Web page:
Sweet Poetry

Posted to Exhibitions, Kunstformidling on 06.10.2015, 13:01 by Hilde Berteig Rustan with

And finally, above all else, it is about leaving a mark that I existed: I was here. I was hungry. I was defeated. I was happy. I was sad. I was in love. I was afraid. I was hopeful. I had an idea and had a good purpose and that is why I made art.

                 - Felix Gonzalez-Torres in an interview with Tim Rollins


An unmade bed with white sheets, perhaps just abandoned, blown up on an enormous advertisement board in the middle of New York. Lights that have been thrown into a heap or that are hanging down from the ceiling, two clocks that are ticking side by side, colourful sweets in a corner. At first glance, the works from Cuban-born Felix Gonzalez-Torres appear to be simple and arbitrary. Upon closer inspection, they become beautiful and poetic compositions of everyday objects.

Untitled (Blue Placebo) is made up of around 130kg of white drops, individually packaged in electric blue cellophane and laid out over the floor like a carpet. This work can both be touched and eaten. When someone who understands the principle stands close and reverently and chooses a sweet, the others fill their pockets and hurry on. You have those who are taken aback by the frankness of others, and those who look at it like those who look at art, with arms behind their backs and a serious expression.

For Gonzalez-Torres, this work was first and foremost about loss, and more specifically his own loss of his partner Ross Laycock who died from AIDS in 1991. The fantastic weight of the drops symbolize the weight of Gonzalez-Torres and Ross, which is fading, almost like a ritual, drop by drop, until there is nothing left. The work is both ephemeral and eternal, in that it can be reassembled once all the drops are gone. The title in brackets, Blue Placebo, points towards a political dimension: the medicine that the people with AIDS were given in the 90s was usually just that, placebo. By combining both political and deep personal matters with something as innocent as sweets, Gonzalez-Torres hits a nerve that is difficult to ignore. The childish joy of doing something unheard of in a museum, is juxtaposed with something that is more serious and contemplative.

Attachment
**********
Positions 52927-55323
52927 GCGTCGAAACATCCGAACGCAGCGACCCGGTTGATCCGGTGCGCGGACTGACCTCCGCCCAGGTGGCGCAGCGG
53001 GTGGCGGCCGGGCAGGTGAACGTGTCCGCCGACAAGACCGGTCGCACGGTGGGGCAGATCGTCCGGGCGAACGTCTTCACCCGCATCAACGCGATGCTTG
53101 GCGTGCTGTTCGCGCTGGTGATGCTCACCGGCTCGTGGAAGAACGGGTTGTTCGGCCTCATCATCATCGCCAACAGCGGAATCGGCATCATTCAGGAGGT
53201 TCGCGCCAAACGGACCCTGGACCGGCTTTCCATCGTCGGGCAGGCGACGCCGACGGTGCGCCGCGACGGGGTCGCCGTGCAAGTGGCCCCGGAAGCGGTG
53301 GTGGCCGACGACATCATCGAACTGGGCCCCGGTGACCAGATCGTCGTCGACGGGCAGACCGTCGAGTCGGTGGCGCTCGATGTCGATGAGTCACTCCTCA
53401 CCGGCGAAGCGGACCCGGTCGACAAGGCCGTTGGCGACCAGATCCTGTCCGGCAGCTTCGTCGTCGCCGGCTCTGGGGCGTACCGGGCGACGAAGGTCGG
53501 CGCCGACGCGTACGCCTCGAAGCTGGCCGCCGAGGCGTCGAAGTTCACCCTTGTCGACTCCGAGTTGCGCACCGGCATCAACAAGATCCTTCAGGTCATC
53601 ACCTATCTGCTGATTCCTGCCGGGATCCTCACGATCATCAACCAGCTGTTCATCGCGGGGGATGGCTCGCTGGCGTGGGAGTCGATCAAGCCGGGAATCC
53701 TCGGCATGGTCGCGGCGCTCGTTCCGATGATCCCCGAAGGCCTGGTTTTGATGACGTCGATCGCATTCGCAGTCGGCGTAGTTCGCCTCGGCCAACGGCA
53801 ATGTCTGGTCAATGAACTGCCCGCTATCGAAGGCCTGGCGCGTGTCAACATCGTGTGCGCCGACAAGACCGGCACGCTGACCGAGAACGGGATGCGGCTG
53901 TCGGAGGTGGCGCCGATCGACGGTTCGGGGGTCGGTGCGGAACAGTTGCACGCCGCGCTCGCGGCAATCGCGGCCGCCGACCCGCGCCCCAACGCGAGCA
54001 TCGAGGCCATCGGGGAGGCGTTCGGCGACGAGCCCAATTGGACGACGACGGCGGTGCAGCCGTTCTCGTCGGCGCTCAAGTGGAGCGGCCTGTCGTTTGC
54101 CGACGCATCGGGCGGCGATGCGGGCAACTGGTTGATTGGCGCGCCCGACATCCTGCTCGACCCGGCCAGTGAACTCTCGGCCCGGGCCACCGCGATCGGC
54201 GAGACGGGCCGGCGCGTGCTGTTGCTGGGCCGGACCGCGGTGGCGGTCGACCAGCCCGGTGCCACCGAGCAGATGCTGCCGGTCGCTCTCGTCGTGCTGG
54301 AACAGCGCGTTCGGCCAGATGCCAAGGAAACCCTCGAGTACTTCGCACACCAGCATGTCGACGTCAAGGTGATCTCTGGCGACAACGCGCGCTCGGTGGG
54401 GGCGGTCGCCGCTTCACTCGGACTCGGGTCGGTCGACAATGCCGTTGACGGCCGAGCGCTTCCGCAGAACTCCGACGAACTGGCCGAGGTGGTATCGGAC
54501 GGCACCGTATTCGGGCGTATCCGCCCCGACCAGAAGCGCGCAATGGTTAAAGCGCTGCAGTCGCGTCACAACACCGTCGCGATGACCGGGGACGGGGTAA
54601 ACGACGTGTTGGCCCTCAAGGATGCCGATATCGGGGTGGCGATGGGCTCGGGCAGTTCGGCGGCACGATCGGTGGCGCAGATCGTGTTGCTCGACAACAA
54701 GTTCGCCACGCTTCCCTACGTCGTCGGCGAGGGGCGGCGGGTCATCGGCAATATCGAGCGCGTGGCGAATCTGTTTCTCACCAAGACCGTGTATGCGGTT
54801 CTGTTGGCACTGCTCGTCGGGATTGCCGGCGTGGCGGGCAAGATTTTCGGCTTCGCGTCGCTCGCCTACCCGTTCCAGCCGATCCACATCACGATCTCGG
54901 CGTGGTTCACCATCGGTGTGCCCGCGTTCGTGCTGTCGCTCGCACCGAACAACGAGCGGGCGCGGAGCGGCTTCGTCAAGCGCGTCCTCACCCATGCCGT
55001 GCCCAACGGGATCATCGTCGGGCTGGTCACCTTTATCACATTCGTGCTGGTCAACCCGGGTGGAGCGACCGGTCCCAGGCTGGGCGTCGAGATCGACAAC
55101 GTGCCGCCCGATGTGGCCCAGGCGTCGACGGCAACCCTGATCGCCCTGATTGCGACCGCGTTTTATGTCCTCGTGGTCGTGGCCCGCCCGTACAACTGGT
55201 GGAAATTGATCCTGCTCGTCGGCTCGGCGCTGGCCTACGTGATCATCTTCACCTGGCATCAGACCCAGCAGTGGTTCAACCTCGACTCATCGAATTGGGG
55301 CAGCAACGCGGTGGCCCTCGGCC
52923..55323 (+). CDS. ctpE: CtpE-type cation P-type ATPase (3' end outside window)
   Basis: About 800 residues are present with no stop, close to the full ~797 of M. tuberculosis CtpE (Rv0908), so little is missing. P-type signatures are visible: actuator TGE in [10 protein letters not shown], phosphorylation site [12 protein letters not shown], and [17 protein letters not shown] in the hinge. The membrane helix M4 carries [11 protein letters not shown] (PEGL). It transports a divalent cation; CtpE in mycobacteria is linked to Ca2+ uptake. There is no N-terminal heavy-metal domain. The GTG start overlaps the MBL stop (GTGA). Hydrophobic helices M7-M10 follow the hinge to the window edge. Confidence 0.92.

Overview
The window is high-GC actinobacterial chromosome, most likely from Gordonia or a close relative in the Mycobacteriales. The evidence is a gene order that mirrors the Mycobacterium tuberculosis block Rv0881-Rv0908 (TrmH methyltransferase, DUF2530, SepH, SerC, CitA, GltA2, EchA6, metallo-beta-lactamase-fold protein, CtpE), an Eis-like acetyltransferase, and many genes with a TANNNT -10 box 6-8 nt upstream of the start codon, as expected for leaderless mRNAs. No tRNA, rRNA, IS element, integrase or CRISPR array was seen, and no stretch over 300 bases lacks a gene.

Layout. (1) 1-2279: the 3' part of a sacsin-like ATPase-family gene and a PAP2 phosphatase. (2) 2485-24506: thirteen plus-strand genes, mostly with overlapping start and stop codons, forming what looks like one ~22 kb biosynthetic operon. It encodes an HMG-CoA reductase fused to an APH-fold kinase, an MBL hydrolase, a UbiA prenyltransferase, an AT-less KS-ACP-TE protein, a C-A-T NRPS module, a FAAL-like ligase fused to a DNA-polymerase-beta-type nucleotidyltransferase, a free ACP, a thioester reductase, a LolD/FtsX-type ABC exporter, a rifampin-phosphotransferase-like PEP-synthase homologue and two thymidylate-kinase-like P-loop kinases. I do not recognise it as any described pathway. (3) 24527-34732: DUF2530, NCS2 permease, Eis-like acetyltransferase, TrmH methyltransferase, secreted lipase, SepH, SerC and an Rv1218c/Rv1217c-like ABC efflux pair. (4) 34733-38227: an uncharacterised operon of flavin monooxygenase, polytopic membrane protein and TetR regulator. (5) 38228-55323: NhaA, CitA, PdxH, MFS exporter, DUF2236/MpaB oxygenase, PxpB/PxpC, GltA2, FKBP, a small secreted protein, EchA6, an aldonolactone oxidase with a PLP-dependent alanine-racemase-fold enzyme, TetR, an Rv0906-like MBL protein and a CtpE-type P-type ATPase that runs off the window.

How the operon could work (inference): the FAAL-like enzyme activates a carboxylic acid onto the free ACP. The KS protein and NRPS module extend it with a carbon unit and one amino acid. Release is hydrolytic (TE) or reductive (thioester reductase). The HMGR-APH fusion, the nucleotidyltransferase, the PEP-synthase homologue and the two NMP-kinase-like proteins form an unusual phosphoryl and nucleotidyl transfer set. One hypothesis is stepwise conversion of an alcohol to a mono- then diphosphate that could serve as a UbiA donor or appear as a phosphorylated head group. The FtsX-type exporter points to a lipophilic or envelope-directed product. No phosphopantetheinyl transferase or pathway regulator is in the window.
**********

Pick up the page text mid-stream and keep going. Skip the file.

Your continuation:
Gonzalez-Torres himself died from AIDS a few years after Ross. But, through his ephemeral work, he continues to live, as steady as ever. He managed to make his mark on the world, as he wanted. On 16th October, the exhibition Good Morning America opens where González-Torres is one of the six main American artists from the museum’s collection.

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